The two-in-one releases on November 5th with $999. Microsoft revives the vision of a surface device operated by ARM. Surface Pro X, a Windows 10 hybrid powered by a custom SQ1 processor, was today introduced by the company. The Snapdragon Motor DNA chipset was developed in collaboration with Qualcomm, and possibly relates to the Snapdragon 8cx which was released last December, according to Panos Panay, Microsoft's Chief Product Officer. He said, "You won't find this out anywhere else."
The Surface Pro X looks like the Surface Pro 7 from a distance, though one that has been on a diet. It is 5.3 mm slim and weights 1.68 pounds, a terrain certainly ultrabook. The outer shell is made of anodized aluminum and any inclination up to 165 degrees can be assisted by the kickstand. Nevertheless, the eyes will spend most of their time staring at a 13-inch screen with a 3:2 aspect ratio and 2880x1920 resolution equal to 267 PPI.
But how is it going to work? Panay reported that the SQ1 provides seven watts of power that is three times "more output per watt" than the Surface Pro 6. In the real world, though, what that entails is vague. At least we know that uses an Adreno 685 iGPU and either 8 GB or 16 GB of LPDDR4x RAM. It will come with a flexible 128 GB, 256 GB and 512 GB SSD, depending on your fund. However, what will not change is the choice of the connector— every Surface Pro X will come with two USB-C, one Surface Connect and one nano SIM card slot. It doesn't seem like a 3.5 mm headphone jack.
The ARM-based platform means LTE will be supported from the box by the Surface Pro X. It should also be a durability champion: Microsoft guarantees 13 hours of battery life and a zero to 80% fast-charging time of less than an hour. And if you're a sort of stylus, the machine can operate with a Surface Slim Pen with its own' pencil pouch' tray over the keyboard.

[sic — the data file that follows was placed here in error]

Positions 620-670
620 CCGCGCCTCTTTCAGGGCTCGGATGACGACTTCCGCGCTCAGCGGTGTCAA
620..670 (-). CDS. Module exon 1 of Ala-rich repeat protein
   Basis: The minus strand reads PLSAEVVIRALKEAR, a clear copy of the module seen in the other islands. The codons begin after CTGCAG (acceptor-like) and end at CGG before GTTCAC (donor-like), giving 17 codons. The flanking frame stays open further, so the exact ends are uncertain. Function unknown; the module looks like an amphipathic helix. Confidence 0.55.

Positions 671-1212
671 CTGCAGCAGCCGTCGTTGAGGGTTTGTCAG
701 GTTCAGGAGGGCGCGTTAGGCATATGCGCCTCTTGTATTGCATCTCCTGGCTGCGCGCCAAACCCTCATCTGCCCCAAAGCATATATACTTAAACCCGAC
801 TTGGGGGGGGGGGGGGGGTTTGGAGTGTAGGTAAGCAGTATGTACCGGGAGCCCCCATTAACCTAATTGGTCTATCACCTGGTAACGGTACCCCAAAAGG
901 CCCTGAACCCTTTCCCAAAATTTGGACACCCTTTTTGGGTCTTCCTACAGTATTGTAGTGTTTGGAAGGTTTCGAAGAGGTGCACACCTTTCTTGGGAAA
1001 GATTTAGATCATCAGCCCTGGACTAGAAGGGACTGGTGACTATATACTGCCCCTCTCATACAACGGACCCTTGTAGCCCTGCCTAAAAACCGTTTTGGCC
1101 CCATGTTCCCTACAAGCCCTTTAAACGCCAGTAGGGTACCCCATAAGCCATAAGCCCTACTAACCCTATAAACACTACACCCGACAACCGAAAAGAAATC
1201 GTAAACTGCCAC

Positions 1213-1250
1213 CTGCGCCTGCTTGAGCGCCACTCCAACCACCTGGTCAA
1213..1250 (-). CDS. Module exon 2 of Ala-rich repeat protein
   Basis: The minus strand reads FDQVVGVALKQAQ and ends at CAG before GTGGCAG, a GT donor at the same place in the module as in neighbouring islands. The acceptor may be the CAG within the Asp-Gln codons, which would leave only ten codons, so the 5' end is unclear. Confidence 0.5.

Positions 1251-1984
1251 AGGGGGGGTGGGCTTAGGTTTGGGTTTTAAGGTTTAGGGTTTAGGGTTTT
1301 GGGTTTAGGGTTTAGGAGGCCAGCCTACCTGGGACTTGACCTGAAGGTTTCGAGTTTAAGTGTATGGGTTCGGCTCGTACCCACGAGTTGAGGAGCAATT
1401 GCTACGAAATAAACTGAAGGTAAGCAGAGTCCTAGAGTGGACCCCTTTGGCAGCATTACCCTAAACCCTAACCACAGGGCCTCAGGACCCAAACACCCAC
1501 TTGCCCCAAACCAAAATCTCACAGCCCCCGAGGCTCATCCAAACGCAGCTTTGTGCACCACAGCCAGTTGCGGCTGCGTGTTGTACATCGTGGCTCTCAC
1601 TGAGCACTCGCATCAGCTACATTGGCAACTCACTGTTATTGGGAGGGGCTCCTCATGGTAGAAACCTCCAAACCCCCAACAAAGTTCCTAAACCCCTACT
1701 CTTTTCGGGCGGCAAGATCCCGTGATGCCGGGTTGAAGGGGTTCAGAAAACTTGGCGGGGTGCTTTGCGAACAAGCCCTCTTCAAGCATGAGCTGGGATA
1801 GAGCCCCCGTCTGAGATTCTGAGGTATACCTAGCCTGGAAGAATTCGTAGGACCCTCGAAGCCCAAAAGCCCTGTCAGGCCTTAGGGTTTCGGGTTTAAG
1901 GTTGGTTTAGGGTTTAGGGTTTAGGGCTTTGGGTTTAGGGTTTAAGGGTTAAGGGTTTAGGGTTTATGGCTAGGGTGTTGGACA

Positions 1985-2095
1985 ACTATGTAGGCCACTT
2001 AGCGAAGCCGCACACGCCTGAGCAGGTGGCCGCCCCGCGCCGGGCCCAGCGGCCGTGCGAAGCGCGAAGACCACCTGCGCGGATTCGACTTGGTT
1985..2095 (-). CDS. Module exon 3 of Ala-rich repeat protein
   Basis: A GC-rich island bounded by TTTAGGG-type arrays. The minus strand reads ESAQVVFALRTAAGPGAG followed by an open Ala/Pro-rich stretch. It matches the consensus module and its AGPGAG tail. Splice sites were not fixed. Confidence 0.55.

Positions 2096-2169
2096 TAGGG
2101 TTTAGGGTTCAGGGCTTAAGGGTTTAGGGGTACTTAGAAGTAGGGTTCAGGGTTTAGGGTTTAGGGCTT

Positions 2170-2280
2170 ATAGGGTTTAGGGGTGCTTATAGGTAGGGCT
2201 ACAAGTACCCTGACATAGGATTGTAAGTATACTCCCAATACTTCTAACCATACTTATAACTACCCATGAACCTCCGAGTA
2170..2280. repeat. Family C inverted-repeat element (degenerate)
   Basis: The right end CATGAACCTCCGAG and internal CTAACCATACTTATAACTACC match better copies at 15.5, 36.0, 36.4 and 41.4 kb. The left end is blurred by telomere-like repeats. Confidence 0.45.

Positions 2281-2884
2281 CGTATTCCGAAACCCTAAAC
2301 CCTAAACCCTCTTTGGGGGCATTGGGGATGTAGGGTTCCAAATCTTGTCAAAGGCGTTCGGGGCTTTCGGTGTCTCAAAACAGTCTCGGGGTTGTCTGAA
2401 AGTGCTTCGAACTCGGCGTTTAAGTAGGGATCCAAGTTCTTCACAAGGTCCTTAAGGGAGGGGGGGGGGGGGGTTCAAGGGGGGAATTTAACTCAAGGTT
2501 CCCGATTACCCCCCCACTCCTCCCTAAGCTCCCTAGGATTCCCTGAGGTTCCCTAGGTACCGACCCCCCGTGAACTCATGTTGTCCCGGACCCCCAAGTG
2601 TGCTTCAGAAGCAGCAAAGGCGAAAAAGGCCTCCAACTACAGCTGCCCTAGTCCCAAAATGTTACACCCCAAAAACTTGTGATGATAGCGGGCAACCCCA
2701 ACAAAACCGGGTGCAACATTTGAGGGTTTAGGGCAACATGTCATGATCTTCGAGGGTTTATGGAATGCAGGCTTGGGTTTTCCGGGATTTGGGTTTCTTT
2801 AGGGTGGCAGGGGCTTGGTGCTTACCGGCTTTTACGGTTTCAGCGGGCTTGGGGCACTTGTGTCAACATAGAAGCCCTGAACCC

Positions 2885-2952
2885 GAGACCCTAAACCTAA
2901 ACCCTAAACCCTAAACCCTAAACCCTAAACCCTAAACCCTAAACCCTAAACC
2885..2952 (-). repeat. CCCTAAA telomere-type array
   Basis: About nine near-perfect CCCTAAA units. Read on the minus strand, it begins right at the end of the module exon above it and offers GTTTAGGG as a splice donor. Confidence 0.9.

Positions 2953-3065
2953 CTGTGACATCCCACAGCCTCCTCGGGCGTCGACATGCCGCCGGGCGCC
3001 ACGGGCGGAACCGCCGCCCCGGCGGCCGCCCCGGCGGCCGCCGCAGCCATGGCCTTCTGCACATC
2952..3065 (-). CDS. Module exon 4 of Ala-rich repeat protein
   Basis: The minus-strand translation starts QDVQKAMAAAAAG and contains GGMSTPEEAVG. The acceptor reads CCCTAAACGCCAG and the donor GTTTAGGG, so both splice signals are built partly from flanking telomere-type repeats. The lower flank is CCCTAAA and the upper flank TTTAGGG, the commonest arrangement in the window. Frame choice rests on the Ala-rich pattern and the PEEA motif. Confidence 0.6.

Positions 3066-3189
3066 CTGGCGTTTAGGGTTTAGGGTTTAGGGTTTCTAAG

Tempted? If so, the Surface Pro X can be pre-ordered for $999 today. Microsoft promises that on November 5th the product will ship and enter store shelves. The Surface Pro X is not a great surprise — for months now such a machine has been speculated. A few days ago, laptop leaker Evan Blass has posted laptop images — as well as Surface Pro 7 and Surface Laptop 3.
The latest ARM-powered surfaces of Microsoft include Surface RT and Surface 2, launched respectively in 2012 and 2013. Nevertheless, both of these phones used chips from Nvidia Tegra rather than from Qualcomm hardware. The pair ran Windows RT, a version of Windows 8 that has now been removed and built specifically for ARM architecture.
Microsoft intended to offer classic Windows usability at a competitive price point with the (non-Pro) iPad. Nevertheless, Windows RT was a watered-down operating system that could only run programs in the Windows Store. It's not shocking that the company's Pro-branded Surface products— which were more costly and ran Windows 8's full version smoother.
Nonetheless, a lot has changed over the past six years. Windows 10 was better than Windows RT with slowly updated ARM processors. Neither is Microsoft the only one that experiments in this area. In addition to the Galaxy Note 10 in August, Samsung released the Galaxy Book S, a Qualcomm 8cx-powered notebook with 23-hour battery life.
Whether the market actually needs an ARM-powered Windows laptop at the moment, however, is uncertain. While remarkable, the battery life of these devices has historically been at the cost of raw power. Will the Surface Pro X of Microsoft— and its new SQ1 chipset specifically— solve this problem? If not, the appeal could be reduced.